Between the Lines
Despite the recent onslaught of alarming revelations about Facebook, I use the app more frequently — entirely because of the new meme group “subtle asian traits.” This group, which has amassed over 800,000 members from across the world in the past few months, is full of memes about Asian life, updated at seemingly every second.
Two weeks ago, I finally registered to vote. It was anticlimactic, though, and not just because I had to wait until the envelope with my registration forms reached my county’s board of elections. It was anticlimactic because I had no real excitement about the process.
In the debate around the role of “affirmative action” in college admissions, it is worth lingering on the term itself. I think it holds the most central, but too infrequently asked, question in this debate: What should still be affirmed by admissions?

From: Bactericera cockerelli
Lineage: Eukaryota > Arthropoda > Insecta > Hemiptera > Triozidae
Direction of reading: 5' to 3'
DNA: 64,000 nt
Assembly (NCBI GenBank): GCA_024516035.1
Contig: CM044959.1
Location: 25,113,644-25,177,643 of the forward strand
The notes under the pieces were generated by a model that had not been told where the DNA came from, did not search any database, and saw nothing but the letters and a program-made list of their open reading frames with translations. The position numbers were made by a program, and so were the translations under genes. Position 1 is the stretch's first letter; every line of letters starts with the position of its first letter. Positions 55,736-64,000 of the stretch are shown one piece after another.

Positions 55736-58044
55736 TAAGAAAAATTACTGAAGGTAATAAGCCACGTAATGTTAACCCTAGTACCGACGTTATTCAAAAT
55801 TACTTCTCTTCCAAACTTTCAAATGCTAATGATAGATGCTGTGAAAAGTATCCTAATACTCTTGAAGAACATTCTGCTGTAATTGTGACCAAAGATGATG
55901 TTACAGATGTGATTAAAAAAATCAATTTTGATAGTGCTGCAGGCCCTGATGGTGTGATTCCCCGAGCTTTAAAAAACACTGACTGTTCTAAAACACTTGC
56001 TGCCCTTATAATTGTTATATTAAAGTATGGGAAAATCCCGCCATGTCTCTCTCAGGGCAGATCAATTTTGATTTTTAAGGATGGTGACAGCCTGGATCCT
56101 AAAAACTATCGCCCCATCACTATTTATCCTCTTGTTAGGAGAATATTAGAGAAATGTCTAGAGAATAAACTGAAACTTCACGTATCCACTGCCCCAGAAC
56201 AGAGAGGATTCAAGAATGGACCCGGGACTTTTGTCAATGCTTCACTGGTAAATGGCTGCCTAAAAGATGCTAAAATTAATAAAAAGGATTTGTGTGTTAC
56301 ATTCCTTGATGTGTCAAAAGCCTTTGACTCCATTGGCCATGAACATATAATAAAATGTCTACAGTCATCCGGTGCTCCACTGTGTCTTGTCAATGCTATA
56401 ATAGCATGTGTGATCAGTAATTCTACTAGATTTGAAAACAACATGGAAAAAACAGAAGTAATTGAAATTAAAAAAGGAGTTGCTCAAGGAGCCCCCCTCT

Can college be a home? We often jump to thinking about ways to make college more of a home for students. But let’s not put the cart before the horse. This question hinges on what the definition of “home” should be, which can and does vary widely.
At work this summer, everything was a networking opportunity — from the official socializing events that had “networking” in the title to the random run-ins with senior staff while standing in the lunch line. Networking was so important that we could clock it in. The emphasis was mildly uncomfortable, but not because I didn’t enjoy meeting people whose careers I admired and whose opinions I wanted to hear. The term “networking” just didn’t feel right.